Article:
A Florida pastor is tackling what he considers to be the largest mission field in the United States: people who claim to be Christian but do not actually believe the Gospel.
Dean Inserra, pastor at City Church Tallahassee and author of the recently released book The Unsaved Christian: Reaching Cultural Christianity with the Gospel, said it can be "complicated to figure out" who is a Cultural Christian, as such people will publicly identify as Christian even though "their answer for doing so would have nothing to do with the Gospel."
"We wrongly think that it is a discipleship issue but I hope they can understand that it is a different religion altogether," explained Inserra, who hoped readers of his book "gain a true understanding of how to reach what I believe is the most common mission field around them."
The Christian Post interviewed Inserra on Friday to discuss the prevalence of Cultural Christianity, church discipline, and his opinion of when to leave a mainline congregation. Below are excerpts from that conversation:
CP: Do you believe that the problem of Cultural Christianity is a recent development in the United States, or has it always existed in some capacity?
Inserra: I believe it has always existed in some capacity. I just believe that it is more prevalent today because indifference towards the things of faith while still maintaining to possess faith is very rampant.
CP: You discussed different types of Cultural Christians in the book. For example, "God & Country Christians" and "Generational Catholics." Which of these sub-categories of Cultural Christianity would you say are the most common in the United States today?
Inserra: I would say two different ones. I would say the nominal Catholics are everywhere. A lot of times we think Cultural Christianity is confined to the Bible Belt, but the reality of nominal Catholics [shows] that is not true.
The other common one is what I could call "the guy next door." The person that just really believes that they're a good person. They have a basic generic vague theistic belief. They're not atheists or agnostics and they really believe themselves to be good people.
Those people are hard to reach because they don't always see a need for the Jesus that they claim to believe in."
CP: Dietrich Bonhoeffer famously wrote about "cheap grace." Do you see parallels between the "cheap grace" Bonhoeffer described in The Cost of Discipleship and the Cultural Christianity you have written about?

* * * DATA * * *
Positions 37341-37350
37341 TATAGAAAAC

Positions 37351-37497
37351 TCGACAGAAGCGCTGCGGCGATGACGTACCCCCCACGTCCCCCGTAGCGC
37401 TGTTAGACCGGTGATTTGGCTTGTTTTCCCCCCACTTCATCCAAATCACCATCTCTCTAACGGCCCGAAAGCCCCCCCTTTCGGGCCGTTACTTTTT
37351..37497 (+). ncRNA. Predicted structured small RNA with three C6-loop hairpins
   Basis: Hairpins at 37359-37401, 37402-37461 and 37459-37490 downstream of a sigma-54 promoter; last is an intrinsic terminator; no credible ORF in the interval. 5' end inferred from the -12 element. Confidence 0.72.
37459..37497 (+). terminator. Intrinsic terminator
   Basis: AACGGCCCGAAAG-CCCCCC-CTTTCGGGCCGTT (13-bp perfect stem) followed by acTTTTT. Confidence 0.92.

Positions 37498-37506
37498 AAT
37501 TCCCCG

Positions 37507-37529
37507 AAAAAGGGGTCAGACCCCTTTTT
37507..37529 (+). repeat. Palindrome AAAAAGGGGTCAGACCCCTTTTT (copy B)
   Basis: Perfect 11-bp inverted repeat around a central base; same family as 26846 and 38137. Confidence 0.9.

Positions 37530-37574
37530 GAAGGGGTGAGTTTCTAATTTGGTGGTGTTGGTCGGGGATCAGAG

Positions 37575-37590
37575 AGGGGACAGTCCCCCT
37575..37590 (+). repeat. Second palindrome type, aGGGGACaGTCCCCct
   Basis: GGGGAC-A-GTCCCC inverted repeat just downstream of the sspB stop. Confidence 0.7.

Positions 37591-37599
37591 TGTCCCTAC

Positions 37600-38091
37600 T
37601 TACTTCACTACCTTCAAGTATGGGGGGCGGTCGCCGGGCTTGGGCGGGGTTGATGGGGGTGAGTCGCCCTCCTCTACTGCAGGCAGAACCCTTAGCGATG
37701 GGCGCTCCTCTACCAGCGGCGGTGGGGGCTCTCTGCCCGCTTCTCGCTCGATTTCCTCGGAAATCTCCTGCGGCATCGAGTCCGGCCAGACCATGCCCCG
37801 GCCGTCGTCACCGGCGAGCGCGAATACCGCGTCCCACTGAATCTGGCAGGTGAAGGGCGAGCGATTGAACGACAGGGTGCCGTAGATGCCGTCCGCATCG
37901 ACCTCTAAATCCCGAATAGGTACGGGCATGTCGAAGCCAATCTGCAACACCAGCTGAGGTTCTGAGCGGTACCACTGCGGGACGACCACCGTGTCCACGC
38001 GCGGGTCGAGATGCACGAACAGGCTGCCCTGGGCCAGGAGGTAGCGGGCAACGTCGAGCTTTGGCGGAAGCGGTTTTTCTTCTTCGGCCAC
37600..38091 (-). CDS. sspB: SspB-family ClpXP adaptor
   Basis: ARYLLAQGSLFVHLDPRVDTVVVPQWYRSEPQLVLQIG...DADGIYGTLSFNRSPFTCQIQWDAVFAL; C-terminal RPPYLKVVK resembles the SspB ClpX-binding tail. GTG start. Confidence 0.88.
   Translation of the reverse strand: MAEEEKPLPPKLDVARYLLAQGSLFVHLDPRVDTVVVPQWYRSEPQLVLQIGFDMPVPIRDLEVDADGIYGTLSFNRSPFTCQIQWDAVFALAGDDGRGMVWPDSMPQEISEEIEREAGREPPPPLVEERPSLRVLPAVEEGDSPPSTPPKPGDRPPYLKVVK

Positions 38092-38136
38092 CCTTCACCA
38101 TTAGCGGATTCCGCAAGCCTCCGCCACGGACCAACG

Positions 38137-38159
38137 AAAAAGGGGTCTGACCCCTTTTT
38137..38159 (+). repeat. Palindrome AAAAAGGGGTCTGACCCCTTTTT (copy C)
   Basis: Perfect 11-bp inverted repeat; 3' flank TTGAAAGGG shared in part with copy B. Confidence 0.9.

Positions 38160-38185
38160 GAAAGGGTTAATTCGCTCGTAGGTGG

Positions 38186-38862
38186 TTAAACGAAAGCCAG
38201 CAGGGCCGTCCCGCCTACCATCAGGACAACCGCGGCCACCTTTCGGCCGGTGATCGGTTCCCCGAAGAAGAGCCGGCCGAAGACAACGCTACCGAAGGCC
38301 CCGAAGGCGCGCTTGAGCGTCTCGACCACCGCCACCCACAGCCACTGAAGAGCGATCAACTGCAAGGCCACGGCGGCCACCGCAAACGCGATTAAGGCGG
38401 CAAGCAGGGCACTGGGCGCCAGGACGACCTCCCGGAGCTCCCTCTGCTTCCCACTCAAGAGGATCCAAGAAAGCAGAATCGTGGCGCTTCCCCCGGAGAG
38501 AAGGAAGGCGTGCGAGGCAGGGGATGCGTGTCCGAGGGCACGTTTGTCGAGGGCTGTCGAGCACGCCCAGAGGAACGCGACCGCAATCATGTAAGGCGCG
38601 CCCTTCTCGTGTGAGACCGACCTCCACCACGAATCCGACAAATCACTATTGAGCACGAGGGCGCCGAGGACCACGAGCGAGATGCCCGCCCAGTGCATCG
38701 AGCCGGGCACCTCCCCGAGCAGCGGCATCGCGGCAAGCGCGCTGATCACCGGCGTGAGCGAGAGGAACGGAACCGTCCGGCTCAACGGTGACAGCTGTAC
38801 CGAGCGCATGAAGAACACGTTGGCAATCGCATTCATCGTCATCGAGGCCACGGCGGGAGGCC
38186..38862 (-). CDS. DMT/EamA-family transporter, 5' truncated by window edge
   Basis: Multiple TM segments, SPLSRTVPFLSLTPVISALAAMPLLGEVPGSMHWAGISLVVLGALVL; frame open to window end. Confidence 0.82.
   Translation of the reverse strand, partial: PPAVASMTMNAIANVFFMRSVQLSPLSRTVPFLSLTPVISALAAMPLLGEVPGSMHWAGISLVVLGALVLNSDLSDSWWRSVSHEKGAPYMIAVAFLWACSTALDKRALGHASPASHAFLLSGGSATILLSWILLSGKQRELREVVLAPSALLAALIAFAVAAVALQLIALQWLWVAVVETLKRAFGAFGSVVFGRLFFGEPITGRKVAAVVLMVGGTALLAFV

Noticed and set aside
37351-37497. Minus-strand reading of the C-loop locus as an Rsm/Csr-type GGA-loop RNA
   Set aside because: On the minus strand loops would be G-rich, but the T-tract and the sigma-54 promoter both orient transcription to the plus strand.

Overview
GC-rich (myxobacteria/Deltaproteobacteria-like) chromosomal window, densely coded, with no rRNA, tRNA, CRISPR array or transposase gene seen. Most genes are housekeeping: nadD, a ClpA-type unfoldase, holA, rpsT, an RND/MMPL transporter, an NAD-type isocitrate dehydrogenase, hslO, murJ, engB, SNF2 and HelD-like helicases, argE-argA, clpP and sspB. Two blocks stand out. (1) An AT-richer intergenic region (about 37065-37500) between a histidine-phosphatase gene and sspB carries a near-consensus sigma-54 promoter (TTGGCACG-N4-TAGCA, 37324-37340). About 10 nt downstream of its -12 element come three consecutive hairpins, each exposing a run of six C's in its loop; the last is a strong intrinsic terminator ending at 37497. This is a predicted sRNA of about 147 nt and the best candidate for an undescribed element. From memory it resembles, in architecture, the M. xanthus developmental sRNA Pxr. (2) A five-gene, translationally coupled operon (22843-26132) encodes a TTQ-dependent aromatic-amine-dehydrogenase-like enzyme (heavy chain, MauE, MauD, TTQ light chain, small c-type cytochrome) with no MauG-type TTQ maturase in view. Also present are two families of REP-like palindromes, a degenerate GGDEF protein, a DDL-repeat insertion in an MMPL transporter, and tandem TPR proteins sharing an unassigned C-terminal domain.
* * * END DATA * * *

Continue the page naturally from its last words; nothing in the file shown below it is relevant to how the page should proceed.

Inserra: I do somewhat. More than it being about "cheap grace," I think that you have to understand that Cultural Christianity is a different religion, altogether. I think some people believe that it is a discipleship issue; I think it's really an evangelism issue.
But I think that the "cheap grace" idea has helped fuel Cultural Christianity wherein people think that they're Christians because they prayed a prayer when they were five or they were involved in church activities.
CP: In chapter 6, you wrote "we are not on a witch-hunt for falsely assured believers and should never disparage someone struggling to follow Christ and failing." How would you advise Christians to avoid the danger of turning a talk about faith with a Cultural Christian into a witch-hunt?
Inserra: I think we need to make sure that we are not declaring a struggling believer to be a Cultural Christian. They just might be growing or they might just need some repentance in their life.
Cultural Christians are simply people who do not believe the Gospel. They're generic theists — their answer to why they are a Christian is that they're basically not Muslim, Jewish, or agnostic or atheist. What makes it so hard to decipher is that there is no category for "Cultural Christian." If you filled any kind of paperwork that asked you to indicate your religion, there's no box that says "Cultural Christian."
CP: Has there ever been a time when you have suspected a friend or member of your church to be a Cultural Christian only to find out in further conversation that they are in fact sincere believers in Christ?